Update 29-Jul-2013: I am just updating to add some linkbacks to other bloggers who have followed up on this. Peter Woit takes the usual negative view about what he continues to call “multiverse mania” and summarised my post by saying “Philip Gibbs, … argues that what we are learning from the LHC is that we must give up and embrace the multiverse.” To respond, I don’t think that recognising the importance of the multiverse constitutes giving up anything except the failed idea of naturalness ( In future I will always couple the word “naturalnness” with the phrase “failed idea” because this seems to be a successful debating technique ) In particular phenomenologists and experimenters will continue to look for physics beyond the standard model in order to explain dark matter, inflation etc. People working on quantum gravity will continue to explore the same theories and their phenomenology.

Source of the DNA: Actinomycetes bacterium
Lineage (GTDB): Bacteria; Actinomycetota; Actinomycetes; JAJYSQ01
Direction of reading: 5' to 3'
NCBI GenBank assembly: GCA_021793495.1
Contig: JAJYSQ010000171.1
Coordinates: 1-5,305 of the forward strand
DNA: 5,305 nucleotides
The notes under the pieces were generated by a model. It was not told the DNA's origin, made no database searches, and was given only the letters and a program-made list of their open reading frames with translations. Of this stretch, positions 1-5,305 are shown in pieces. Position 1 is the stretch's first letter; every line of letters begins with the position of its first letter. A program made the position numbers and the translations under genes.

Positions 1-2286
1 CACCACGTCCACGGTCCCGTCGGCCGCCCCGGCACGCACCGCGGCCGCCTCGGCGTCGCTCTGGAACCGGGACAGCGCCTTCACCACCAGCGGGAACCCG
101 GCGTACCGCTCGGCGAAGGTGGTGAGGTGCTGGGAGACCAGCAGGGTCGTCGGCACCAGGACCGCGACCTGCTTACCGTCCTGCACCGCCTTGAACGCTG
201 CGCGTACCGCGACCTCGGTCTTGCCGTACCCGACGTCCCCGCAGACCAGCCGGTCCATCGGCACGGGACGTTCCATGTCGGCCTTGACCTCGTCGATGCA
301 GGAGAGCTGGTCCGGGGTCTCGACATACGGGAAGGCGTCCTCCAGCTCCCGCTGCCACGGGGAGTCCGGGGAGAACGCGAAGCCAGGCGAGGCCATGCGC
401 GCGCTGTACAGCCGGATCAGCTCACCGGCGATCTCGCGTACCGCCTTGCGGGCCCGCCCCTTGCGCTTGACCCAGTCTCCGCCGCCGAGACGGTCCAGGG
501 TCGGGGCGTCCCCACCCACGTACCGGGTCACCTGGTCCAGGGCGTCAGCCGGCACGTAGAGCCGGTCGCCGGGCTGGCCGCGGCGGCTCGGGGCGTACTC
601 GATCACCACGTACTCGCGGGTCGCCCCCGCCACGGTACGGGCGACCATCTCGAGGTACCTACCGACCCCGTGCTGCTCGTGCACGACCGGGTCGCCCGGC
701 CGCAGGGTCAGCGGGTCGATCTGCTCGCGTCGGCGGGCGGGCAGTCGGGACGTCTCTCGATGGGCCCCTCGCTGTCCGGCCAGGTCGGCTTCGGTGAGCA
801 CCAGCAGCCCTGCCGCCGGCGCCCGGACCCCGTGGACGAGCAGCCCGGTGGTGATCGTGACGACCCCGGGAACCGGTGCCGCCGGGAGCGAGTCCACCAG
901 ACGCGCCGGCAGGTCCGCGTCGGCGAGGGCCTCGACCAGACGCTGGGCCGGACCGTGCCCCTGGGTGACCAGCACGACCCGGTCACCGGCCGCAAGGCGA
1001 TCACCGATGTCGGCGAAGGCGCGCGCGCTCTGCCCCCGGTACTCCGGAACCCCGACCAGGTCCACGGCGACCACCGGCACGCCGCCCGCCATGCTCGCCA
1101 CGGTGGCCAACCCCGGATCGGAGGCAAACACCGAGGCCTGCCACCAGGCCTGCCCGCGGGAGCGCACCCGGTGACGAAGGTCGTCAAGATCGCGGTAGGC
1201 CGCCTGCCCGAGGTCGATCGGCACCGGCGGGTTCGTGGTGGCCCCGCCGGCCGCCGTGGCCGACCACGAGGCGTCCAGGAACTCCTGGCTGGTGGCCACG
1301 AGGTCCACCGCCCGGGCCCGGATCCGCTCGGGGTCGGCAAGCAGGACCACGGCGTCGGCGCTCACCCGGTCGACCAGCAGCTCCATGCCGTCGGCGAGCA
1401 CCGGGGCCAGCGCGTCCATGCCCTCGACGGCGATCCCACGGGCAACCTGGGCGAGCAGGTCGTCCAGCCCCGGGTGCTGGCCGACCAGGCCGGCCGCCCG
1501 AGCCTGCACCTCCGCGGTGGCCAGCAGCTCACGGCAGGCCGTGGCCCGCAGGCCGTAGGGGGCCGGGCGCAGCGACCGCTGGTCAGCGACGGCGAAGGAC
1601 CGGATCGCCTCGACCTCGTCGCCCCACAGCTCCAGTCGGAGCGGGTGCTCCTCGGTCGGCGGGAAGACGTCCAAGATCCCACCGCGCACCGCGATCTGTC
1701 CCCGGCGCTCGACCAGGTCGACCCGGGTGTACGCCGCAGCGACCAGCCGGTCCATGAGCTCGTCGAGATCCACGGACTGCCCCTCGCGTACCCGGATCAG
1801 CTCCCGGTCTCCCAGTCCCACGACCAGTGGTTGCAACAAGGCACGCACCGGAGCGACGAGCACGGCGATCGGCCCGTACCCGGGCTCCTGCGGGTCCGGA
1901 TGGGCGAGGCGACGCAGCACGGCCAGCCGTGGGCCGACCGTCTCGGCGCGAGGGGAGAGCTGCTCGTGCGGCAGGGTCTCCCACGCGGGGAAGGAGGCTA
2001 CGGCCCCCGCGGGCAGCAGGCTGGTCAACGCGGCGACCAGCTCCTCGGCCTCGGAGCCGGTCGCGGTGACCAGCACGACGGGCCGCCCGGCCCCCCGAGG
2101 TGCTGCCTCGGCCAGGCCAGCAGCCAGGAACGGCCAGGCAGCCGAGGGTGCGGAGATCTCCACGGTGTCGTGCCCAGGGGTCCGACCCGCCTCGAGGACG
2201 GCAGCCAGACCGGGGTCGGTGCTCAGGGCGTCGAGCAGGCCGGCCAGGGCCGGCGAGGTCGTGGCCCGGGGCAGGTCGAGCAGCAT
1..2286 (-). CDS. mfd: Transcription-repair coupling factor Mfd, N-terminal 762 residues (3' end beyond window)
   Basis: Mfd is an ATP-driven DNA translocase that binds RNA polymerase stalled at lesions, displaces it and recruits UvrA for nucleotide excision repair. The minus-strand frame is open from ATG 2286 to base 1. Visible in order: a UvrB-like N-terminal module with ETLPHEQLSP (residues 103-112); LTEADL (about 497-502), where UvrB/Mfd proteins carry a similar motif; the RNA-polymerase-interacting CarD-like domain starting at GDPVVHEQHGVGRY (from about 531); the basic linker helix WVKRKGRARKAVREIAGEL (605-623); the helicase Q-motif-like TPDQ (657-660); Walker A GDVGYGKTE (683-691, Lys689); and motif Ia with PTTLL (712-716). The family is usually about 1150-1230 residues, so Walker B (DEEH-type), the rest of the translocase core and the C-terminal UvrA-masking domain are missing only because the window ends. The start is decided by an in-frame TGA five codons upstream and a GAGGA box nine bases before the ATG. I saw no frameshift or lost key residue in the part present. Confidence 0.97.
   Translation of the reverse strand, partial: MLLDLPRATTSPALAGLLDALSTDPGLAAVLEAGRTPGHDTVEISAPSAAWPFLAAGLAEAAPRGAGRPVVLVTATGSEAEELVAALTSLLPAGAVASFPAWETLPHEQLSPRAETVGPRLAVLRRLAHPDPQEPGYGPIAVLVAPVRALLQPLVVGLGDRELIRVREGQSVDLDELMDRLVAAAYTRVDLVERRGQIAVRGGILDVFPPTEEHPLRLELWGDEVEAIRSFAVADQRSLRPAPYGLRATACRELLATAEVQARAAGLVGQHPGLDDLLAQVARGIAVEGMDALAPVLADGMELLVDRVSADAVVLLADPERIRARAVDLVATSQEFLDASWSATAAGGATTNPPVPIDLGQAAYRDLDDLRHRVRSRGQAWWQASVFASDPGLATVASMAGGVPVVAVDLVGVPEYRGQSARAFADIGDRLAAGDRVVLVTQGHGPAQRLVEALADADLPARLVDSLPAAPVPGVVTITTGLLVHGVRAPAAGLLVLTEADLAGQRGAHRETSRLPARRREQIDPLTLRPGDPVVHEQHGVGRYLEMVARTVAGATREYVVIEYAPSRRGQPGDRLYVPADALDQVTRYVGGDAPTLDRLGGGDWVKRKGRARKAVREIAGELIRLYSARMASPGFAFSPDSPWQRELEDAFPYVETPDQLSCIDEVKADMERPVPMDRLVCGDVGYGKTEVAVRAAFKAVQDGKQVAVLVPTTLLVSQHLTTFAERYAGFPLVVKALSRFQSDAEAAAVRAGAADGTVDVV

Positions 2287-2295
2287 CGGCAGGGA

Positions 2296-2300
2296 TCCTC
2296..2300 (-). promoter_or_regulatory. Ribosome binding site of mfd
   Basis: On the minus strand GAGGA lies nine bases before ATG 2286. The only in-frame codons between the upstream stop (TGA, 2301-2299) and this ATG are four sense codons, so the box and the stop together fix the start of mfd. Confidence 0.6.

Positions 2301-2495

Another suggestion we see coming from Woit and his supporters is that the idea that physics may be unnaturally fine-tuned is coming from string theory. This is very much not the case. It is being driven by experiment and ordinary TeV scale phenomenology. If you think that the string theory landscape has helped convert people to the idea you should check your history to see that the word “landscape” was coined by Lee Smolin in the context of LQG. Anthropic reasoning has also been around since long before string theory. Of course some string theorists do see the string theory landscape as a possible explanation for unnaturalness but the idea certainly exists in a much wider context.
Woit also has some links to interesting documents about naturalness from the hands of Seiberg and Wilczek.
Lubos Motl posted a much more supportive response to this article. He also offers an interesting idea about Fermion masses from Delta(27) which I think tends to go against the idea that the standard model comes from a fine-tuned but otherwise unspecial compactification drawn from the string lanscape. It is certainly an interesting possibility though and it shows that all philosophical options remain open. Certainly there must be some important explanation for why there are three fermion generations but this is one of several possibilities including the old one that they form a multiplet of SO(10) and the new one from geometric unity.